The Audit Office disagrees with this treatment and is of the view that the Plans’ assets, liabilities and activities ought to be combined with those of Public Sector Entities. This disagreement is one of the factors that has led to an Adverse audit opinion being issued because the value of the assets in the Plans are significant, approximately $0.5 billion. The Ministry of Finance, therefore, is of the view that its prudent approach has, ironically, contributed to an Adverse opinion by the Auditor General’s Office.
Madam Speaker, the Government intends to review the Public Sector Pensions Law with the view of segregating the assets of the Public Service Pensions Board and those of the three Plans and, mandating separate reporting for each.
Property, Plant and Equipment, Valuation and Completeness
Madam Speaker, IPSAS requires that consistent accounting policies are applied across all entities in the EPS. However, not all of Government’s assets are reported at their revalued amounts, and most Statutory Authorities and Government Companies have yet to complete a revaluation of their fixed assets. Public Sector Entities with significant fixed assets, report such assets at cost as opposed to their revalued amounts.
The Ministry of Finance will ensure that fixed asset revaluations are conducted on a 5-year cycle similar to that of Central Government in order to ensure consistency of accounting policies across the EPS.
Additionally, the Audit Office is doubtful with respect to the completeness of both the inventory and value of the road network, which is currently valued at approximately $1.1 billion.
The Ministry of Finance has already engaged the National Roads Authority to compile a complete roads inventory for valuation.
Madam Speaker, it is envisaged that the roads inventory list will be completed by early 2016.
Erroneous Opening and Closing Balances
Madam Speaker, currently, the audit reports of Public Sector Entities are often completed after the 31st October each year which is the statutory deadline for the submission of the EPS consolidated financial statements. The EPS consolidated financial statements therefore are unable to reflect any material audit adjustments of these entities upon first submission to the Audit Office. An element of the improvement to Public Sector financial reporting has to be the completion of audit reports for Public Sector Entities by, or before, their statutory deadline dates.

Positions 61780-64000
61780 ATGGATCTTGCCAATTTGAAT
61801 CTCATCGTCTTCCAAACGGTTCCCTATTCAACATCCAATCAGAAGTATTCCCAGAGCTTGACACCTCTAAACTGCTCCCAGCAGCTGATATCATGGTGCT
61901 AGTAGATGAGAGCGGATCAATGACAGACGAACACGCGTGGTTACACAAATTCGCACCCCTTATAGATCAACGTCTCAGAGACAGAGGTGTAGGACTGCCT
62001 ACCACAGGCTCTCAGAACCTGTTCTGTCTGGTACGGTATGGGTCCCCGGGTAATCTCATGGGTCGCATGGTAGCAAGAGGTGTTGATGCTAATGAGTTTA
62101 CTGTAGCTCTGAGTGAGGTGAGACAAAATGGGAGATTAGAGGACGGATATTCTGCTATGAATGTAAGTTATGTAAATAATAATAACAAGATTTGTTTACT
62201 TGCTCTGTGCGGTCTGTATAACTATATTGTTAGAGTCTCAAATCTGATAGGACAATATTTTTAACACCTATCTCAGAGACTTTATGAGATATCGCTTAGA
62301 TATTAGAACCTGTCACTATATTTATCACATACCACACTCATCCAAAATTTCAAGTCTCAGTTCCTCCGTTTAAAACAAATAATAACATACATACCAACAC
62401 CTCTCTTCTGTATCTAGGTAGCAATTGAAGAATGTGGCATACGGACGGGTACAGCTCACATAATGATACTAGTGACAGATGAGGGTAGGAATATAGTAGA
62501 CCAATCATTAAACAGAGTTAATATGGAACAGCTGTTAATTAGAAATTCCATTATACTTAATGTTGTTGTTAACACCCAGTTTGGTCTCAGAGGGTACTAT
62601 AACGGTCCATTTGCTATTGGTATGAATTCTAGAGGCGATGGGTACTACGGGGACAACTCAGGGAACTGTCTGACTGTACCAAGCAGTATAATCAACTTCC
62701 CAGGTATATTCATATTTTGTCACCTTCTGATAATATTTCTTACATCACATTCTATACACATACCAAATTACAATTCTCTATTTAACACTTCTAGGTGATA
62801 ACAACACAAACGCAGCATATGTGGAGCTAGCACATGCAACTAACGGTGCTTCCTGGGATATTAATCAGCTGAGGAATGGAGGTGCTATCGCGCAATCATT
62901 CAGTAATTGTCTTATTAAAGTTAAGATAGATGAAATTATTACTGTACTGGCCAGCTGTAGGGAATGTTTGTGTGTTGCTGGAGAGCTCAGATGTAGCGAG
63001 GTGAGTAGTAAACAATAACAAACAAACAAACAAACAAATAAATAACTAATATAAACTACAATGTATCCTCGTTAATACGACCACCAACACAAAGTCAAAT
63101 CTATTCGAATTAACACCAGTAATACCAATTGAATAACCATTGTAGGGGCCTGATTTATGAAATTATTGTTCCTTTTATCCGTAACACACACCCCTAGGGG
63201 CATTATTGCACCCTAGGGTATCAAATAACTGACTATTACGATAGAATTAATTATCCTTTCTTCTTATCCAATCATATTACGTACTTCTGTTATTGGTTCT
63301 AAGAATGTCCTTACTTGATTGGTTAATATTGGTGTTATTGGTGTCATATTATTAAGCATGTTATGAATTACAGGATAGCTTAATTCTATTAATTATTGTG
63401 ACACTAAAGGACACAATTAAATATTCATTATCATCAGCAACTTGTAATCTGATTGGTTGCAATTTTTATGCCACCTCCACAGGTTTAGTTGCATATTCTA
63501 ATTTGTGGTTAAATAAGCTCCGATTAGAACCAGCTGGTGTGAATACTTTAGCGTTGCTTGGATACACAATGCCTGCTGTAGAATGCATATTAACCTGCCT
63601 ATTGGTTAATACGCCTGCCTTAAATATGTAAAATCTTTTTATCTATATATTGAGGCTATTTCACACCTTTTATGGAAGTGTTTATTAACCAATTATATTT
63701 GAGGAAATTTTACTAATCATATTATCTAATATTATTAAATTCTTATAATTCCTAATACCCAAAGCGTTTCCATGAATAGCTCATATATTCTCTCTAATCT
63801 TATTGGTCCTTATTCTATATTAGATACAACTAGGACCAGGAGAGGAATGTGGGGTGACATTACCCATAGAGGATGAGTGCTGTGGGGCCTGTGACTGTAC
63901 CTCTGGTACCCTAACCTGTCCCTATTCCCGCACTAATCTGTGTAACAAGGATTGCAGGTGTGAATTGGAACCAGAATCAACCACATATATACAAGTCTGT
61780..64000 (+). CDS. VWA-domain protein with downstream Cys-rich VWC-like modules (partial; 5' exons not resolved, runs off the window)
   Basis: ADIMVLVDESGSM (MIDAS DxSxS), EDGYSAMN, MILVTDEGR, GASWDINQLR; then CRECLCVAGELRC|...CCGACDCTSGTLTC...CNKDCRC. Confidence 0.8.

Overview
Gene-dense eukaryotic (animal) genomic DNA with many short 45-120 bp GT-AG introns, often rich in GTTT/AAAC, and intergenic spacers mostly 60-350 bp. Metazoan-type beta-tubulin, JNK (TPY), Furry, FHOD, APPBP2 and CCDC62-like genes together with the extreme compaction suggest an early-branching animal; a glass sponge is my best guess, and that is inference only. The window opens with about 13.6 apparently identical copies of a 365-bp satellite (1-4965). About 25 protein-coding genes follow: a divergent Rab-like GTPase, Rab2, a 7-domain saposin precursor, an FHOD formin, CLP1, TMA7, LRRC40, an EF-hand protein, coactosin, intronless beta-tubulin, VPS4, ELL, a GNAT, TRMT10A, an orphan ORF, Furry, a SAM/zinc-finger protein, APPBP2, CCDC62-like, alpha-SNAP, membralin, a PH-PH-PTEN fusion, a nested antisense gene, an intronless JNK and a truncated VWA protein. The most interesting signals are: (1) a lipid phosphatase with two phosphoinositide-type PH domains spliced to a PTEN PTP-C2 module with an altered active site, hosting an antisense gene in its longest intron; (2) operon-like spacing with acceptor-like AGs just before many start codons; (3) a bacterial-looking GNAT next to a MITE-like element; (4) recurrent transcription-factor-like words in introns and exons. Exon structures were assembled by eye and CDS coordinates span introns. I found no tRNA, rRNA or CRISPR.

It is envisaged that the Audit Office will complete all of its audits within the legislated two-month timeframe for entity audits (i.e. by the 31st October each year), and any audit adjustments will then be reflected in the EPS consolidated financial statements.
Revenue and Related Receivables Completeness
Madam Speaker, the Audit Office reported that there is no system in place to ensure that the Government is collecting and reporting all revenues and related receivables.
The Ministry of Finance intends to conduct a review of Government revenue items to determine which items can be assessed for completeness. Going forward, revenue completeness should then be assessed by respective agencies at the end of each quarterly report to Cabinet.
Consolidation Integrity Issues
Madam Speaker, the Auditor General found that there was no formal reconciliation of inter-agency transactions and balances between Public Sector Entities. The Ministry of Finance currently makes judgments and elimination entries for thousands of inter-agency transactions. This approach is not robust enough to ensure that all inter-agency transactions are fully eliminated. It is agreed that Public Sector Entities should confirm and agree inter-agency transactions and balances amongst themselves. Implications of not doing so could be that receivables, payables, revenues and expenses are overstated or understated in the financial statements.
Going forward, Public Sector Entities will now be required to confirm and agree inter-agency charges. Transactions that are not substantiated will be written-off. The Audit Office will undoubtedly find that in auditing the 2014/15 financial year disagreements of inter-agency transactions are substantially reduced. This is another example of progress being made.